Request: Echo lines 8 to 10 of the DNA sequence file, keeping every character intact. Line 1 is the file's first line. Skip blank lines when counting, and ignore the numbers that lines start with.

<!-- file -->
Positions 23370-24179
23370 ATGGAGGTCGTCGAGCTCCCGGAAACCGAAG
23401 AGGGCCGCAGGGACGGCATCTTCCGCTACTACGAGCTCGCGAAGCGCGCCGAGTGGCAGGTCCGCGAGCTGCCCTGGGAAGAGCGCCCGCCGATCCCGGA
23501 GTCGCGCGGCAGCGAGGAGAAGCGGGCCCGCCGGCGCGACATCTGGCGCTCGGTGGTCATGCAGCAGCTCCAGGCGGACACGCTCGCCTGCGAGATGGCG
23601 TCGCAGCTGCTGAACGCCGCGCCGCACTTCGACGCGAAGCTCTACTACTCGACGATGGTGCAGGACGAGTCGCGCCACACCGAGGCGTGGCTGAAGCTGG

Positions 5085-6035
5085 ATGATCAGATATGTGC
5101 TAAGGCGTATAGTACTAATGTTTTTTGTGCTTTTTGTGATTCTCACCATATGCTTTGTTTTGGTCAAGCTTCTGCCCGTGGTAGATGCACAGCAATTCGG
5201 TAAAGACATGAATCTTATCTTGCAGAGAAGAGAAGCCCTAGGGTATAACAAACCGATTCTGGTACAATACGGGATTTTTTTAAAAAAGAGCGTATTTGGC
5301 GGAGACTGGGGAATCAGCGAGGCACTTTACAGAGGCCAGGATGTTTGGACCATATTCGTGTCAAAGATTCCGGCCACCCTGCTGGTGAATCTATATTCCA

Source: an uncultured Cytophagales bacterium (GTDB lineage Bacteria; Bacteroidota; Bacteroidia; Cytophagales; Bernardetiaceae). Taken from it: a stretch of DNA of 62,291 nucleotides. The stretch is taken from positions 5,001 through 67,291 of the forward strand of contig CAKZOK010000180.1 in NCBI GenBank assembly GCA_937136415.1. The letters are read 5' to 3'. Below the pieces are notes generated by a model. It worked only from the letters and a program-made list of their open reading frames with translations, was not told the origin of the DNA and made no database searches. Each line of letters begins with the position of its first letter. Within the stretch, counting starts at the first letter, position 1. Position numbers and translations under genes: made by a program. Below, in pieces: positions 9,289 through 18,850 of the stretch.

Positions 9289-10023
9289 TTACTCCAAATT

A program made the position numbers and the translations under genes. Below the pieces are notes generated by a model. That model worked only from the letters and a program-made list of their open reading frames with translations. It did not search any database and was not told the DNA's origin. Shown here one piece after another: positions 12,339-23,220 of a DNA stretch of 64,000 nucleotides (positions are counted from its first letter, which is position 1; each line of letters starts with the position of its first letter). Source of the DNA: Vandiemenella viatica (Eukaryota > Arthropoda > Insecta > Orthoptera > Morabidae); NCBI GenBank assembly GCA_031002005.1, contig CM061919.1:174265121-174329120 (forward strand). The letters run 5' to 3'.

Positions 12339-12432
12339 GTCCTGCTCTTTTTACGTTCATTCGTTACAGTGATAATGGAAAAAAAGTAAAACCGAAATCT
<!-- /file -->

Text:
5101 TAAGGCGTATAGTACTAATGTTTTTTGTGCTTTTTGTGATTCTCACCATATGCTTTGTTTTGGTCAAGCTTCTGCCCGTGGTAGATGCACAGCAATTCGG
5201 TAAAGACATGAATCTTATCTTGCAGAGAAGAGAAGCCCTAGGGTATAACAAACCGATTCTGGTACAATACGGGATTTTTTTAAAAAAGAGCGTATTTGGC
5301 GGAGACTGGGGAATCAGCGAGGCACTTTACAGAGGCCAGGATGTTTGGACCATATTCGTGTCAAAGATTCCGGCCACCCTGCTGGTGAATCTATATTCCA